Does reading medical journals sound boring and geeky? Tiago Villaneuva and Balaji Ravichandran explain why they think starting to read medical journals while you are at medical school is invaluable
- By: Tiago Villanueva, Balaji Ravichandran
As medical students, you might well be familiar with the scenario where colleagues discuss a recent paper they read in the New England Journal of Medicine, BMJ, or Lancet with their hospital consultants. Medical journals are a way for doctors to keep abreast of the most recent and relevant developments in their field. This is essential for long term medical practice, as medicine is a constantly changing field. The first line treatment for an infectious disease yesterday might well be contraindicated today, and any textbook will be out of date by a couple of years when a new edition appears.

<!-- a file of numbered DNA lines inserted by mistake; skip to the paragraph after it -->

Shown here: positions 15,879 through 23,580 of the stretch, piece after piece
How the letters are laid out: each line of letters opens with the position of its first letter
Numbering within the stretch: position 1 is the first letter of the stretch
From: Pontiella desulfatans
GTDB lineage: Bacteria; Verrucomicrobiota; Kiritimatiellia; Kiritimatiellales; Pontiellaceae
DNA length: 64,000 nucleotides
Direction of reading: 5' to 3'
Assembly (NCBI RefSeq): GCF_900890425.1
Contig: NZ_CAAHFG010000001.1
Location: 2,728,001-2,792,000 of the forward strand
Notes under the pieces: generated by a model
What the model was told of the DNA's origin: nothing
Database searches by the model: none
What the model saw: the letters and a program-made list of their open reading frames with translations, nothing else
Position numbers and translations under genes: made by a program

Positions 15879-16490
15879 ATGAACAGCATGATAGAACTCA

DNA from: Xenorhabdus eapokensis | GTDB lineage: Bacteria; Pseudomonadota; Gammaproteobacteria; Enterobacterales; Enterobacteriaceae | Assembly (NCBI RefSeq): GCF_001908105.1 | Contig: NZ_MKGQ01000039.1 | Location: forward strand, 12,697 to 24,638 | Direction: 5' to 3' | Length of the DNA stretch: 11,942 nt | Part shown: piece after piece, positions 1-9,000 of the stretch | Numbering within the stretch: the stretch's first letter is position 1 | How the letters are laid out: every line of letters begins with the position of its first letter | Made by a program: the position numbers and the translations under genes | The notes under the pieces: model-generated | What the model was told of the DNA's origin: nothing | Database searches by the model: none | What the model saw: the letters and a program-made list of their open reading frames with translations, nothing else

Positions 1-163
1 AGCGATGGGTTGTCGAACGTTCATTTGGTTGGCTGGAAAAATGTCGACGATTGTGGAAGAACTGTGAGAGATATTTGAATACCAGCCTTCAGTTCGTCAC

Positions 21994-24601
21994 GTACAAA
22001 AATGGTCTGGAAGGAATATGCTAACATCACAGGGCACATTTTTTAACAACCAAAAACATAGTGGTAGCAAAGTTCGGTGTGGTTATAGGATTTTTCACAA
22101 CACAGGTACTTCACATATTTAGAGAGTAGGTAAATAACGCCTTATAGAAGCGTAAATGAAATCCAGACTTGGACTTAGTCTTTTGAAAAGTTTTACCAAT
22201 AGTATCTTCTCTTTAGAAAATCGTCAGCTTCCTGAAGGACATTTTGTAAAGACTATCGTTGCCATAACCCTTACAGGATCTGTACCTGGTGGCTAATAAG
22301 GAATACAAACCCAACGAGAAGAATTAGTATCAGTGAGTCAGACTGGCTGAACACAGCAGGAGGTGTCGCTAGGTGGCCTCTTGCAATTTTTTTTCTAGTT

Journals are an important way of disseminating relevant medical information to clinicians and researchers alike—from recent case reports to potentially dangerous drug interactions. Critical appraisal of research articles will help to develop the most valuable skills used in everyday medical practice.
However, the already overburdened medical student will not find